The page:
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Border officer says he didn't intend to share Meng's phone passcodes

Didn't mean to share codes

A border officer who assisted in the three-hour detention and examination of Huawei executive Meng Wanzhou before her arrest at Vancouver's airport two years ago says collecting phone passcodes is routine during secondary examinations of foreign nationals.

Scott Kirkland told the B.C. Supreme Court yesterday that if he realized at the time that the piece of paper where he wrote the passcodes on would be passed on to RCMP along with her devices, he would have acted immediately.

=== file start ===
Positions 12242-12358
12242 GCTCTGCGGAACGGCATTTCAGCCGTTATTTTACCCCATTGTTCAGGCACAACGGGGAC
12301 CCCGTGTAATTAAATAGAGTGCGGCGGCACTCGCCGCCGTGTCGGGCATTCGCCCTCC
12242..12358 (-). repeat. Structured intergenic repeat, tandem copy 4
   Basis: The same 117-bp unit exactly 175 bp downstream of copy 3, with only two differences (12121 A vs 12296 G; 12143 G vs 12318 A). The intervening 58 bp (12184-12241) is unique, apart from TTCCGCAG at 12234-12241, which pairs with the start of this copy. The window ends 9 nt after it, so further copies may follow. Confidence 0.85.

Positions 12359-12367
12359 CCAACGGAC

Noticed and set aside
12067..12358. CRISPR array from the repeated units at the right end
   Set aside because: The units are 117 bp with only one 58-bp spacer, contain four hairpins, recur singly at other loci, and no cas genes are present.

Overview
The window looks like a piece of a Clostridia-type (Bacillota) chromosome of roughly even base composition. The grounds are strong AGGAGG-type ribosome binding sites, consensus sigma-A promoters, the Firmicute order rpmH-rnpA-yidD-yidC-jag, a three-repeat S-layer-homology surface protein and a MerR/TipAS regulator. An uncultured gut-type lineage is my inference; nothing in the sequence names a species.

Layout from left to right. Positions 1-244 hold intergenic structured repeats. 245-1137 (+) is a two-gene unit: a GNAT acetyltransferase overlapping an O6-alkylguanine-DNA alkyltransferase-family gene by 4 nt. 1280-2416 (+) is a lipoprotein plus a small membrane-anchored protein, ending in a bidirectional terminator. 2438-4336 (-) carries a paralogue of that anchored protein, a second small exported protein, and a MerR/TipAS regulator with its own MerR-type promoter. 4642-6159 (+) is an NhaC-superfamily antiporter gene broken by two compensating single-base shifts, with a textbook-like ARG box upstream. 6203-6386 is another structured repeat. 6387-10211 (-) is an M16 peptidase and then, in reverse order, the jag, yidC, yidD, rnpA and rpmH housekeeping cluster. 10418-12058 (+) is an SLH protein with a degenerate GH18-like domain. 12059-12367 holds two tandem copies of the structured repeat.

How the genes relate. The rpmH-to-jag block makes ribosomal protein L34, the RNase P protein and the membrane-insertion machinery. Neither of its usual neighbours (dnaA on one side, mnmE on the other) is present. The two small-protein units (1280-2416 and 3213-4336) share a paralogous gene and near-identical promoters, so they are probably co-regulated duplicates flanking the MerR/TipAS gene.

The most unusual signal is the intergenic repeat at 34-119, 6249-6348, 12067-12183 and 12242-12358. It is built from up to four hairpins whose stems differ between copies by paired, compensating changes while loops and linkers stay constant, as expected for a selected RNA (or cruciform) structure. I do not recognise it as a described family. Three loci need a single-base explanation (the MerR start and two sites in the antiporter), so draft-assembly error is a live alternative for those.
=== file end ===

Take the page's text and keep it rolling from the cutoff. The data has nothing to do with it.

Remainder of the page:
He says he typically returns the piece of paper with passcodes to the foreign national as a reminder that they should change the codes after the examination.

Kirkland is the second in a series of witnesses called to testify this week at the request of Meng's defence team, which is gathering evidence for arguments it will make next year that she was subjected to an abuse of process.

The defence has alleged there was a "co-ordinated strategy" to have the RCMP delay her arrest so border officials could question Meng under the pretence of a routine immigration exam.

The case is scheduled to continue today.



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